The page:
The High Inquisitor's Order Banning Teachers from Giving Out Extraneous Information (Book 5)
The second order of the High Inquisitor of Hogwarts appears at Book 5 Chapter 25 (The Beetle at Bay). It is much simpler than the first, which was a long, legalistic order banning student organisations.
The second order appeared after the mass breakout from Azkaban and banned teachers from giving students information not related to their classes. Umbridge's habit of issuing orders on the smallest pretext is a parody, although a frightening one, of bureaucratic megalomania.
BY ORDER OF THE HIGH INQUISITOR OF HOGWARTS
Teachers are hereby banned from giving students any information that is not strictly related to the subjects they are paid to teach.
The above is in accordance with the Educational Decree Number Twenty-six.
Signed: Dolores Jane Umbridge, High Inquisitor
The order itself is only one sentence. The words stating the ban are in passive voice: 'Teachers are hereby banned from...', a bureacratic way of saying 'Teachers must not...'
The sentence contains two relative clauses:
(1) any information that is not strictly related to the subjects...
(2) the subjects they are paid to teach
The first is a restrictive or integrated relative clause -- indeed, 'any' requires a restrictive relative clause. The clause serves to delimit the information that teachers are banned from being given out, but does so in a negative way: information that is not related to their subjects.
The second is also a restrictive or integrated relative clause, limiting the subjects about which information about with information may be given (those which the teachers are paid to teach). The insertion of 'are paid to' here is a rather heavy-handed way of pointing out that teachers are under the control of Hogwarts, which pays them to do certain things and, more subtly, points out that they are economically dependent on Hogwarts for their livelihood, thus hinting that they could lose their jobs if they don't knuckle under. While heavy-handed in English, this expression is not necessarily obtrusive. 'That is what I am paid to do' is a common enough expression and does not draw undue attention to itself.
Huògéwōcì Gāojí Diàochá-guān Lìng
Zī jìnzhǐ jiàoshī xiàng xuésheng tígòng rènhé yǔ qí rènjiào kēmù wúguān de xìnxi.
Yǐshàng tiáolì fùhé "Dì èr-shí-liù jiàoyù lìng".
The Chinese translation uses an economical Chinese expression to translate '(that) they are paid to teach: 其任教科目qí rènjiào kēmù meaning 'subjects that they are in charge of teaching'. 任 rèn means 'to assume, undertake, hold, take up (a position)'. 教 jiào means 'to teach'. The expression covers the meaning of 'the subjects they teach' and implies their duty and responsibility to do so correctly. It also sounds suitably bureaucratic. However, it doesn't convey the blatant tone of 'they are paid to teach'.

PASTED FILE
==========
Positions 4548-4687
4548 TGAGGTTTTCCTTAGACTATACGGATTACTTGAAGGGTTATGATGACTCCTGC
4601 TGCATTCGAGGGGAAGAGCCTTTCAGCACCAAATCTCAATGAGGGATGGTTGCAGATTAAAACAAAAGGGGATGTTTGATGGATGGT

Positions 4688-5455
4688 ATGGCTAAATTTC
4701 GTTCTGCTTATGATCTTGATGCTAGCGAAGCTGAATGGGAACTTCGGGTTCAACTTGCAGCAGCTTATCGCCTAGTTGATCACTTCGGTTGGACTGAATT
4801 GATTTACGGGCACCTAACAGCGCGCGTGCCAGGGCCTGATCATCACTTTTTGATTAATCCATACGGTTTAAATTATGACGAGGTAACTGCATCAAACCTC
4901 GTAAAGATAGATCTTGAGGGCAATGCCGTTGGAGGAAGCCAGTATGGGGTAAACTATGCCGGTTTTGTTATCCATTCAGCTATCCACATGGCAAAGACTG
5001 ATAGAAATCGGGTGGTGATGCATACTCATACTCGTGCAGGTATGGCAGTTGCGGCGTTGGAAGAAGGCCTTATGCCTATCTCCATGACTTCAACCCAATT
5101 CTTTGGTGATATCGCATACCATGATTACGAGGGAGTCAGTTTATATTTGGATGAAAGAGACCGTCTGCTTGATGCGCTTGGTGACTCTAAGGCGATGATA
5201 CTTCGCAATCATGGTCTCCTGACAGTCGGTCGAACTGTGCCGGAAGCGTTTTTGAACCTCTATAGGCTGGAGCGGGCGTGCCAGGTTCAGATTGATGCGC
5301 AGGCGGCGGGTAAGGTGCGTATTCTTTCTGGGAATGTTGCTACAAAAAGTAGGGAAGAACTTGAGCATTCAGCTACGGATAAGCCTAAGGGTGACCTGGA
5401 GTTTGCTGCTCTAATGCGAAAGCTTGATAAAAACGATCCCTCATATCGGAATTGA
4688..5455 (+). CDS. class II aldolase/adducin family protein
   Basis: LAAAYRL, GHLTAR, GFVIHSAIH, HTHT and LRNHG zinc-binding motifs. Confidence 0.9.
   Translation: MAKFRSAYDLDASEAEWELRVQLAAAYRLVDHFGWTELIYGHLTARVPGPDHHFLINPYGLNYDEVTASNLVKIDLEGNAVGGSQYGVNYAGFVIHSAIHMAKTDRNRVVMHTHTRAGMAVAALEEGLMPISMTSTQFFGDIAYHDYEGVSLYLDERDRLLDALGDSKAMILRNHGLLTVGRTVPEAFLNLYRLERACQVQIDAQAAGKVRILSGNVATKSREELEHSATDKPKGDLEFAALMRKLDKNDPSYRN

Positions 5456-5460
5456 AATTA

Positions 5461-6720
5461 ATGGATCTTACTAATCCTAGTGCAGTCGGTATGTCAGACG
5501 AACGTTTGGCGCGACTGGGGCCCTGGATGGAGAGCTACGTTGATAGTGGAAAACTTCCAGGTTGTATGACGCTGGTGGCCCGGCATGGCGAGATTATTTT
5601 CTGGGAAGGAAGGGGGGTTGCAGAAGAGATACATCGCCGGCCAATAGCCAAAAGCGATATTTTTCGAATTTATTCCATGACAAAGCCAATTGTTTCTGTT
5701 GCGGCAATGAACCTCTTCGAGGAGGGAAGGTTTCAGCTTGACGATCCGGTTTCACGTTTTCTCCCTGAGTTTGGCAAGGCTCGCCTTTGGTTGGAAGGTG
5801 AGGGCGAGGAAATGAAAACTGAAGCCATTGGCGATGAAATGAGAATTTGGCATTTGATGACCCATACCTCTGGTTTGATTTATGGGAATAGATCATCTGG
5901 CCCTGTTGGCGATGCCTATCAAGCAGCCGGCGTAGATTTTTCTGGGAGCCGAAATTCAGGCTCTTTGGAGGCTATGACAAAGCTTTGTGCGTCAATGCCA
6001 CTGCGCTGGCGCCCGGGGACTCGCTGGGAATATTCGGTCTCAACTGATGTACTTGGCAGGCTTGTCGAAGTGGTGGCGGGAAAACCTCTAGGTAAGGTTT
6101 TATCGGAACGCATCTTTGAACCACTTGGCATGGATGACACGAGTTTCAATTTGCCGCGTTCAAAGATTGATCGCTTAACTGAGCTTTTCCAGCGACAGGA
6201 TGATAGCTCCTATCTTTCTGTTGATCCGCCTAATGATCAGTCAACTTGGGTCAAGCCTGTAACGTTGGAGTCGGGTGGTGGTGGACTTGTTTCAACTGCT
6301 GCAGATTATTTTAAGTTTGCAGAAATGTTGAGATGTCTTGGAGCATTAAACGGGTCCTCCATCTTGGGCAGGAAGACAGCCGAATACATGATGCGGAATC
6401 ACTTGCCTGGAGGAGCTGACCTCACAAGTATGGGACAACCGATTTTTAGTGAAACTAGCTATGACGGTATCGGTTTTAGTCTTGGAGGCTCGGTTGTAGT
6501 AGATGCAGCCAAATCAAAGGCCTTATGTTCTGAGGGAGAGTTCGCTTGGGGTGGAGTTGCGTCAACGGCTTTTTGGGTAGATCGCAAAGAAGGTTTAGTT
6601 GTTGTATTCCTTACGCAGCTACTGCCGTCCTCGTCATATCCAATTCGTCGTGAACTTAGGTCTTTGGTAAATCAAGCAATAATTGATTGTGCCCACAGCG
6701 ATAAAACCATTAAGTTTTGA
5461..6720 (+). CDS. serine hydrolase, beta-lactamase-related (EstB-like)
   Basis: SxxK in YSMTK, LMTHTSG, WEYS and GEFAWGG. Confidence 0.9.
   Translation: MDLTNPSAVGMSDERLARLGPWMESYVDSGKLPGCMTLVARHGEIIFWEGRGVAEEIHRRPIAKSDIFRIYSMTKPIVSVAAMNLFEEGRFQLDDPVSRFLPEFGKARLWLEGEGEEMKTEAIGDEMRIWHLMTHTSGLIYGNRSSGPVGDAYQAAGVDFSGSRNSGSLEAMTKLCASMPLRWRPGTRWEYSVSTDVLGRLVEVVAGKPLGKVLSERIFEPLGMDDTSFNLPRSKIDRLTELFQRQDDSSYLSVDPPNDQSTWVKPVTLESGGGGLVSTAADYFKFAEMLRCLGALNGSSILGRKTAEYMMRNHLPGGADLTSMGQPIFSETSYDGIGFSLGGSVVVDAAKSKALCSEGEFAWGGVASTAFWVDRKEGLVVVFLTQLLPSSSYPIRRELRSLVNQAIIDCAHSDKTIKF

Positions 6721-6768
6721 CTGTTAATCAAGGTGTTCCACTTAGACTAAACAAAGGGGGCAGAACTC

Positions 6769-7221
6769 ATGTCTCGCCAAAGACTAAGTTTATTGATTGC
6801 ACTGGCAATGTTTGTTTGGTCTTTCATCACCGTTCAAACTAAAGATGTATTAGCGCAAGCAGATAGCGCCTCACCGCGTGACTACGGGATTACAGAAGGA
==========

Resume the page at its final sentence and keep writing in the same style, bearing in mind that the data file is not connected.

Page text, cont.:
Huògéhuázī Zǒng Jiānchá Lìngyù
Jīnhòu jiàoshī-men bù dé tígòng xuésheng yǔ kèyè wúguān de xinx
Shàngshù guīdìng xì yīzhào Dì èr-shí-liù tiáo bāndìng.
The Taiwanese translator does not make even an oblique reference to 'subjects they are paid to teach'. Instead, it uses the word 課業 kèyè, meaning 'lessons, classwork, schoolwork'.
The use of 提供學生 tígòng xuésheng to mean 'provide to students' is grammatically marginal in standard Mandarin. The correct construction should use 給 gěi or, more formally, 向 xiàng, as in the Mainland translation.
Hoguwātsu Kōtō Jinmon-kan Rei
Kyōshi wa, jibun ga kyūyo no shi-harai o ukete oshiete iru kamoku ni genmitsu ni kankei suru koto igai wa, seito ni taishi, issai no jōhō o ataeru koto o, koko ni kinzu.
Ijō wa kyōiku-rei dai ni-jū-yon gō ni nottotta mono de aru.
Kōtō Jinmon-kan Dorōresu Jēn Anburijji
Somewhat surprisingly, the Japanese translator does translate the entire clause '(that) they are paid to teach'. It is both longer and more obtrusive than the English:
自分が給与の支払いを受けて教えている科目 Jibun ga kyūyo no shi-harai o ukete oshiete iru kamoku 'subjects oneself is receiving payment of salary (for) and teaching'.
'Giving students any information that is not strictly related to the subjects...' is expressed slightly differently from the English:
科目に厳密に関係すること以外は kamoku ni genmitsu ni kankei suru koto igai wa 'apart from matters strictly related to the subjects...'
生徒に対し、いっさいの情報を与えることを禁ず seito ni taishi, issai no jōhō o ataeru koto o kinzu 'ban the giving of any information to students'
THEO LỆNH CỦA
Kể từ lúc này các giáo viên bị cấm chỉ không được cung cấp cho học sinh bất kỳ thông tin nào không liên quan đến các môn học mà họ được trả lương để dạy.
Thông báo trên được coi như
As in the first order, the Vietnamese translator hews quite close to the English.
'Teachers are banned' uses the passive, as in English (các giáo viên bị cấm chỉ), followed, however, by an expression meaning 'may not give students...' (không được cung cấp cho học sinh).
'Subjects they are paid to teach' becomes các môn học mà họ được trả lương để dạy 'subjects that they receive salary to teach'.
The translation of the sentence 'The above is in accordance with the Educational Decree Number Twenty...' differs each time a decree appears.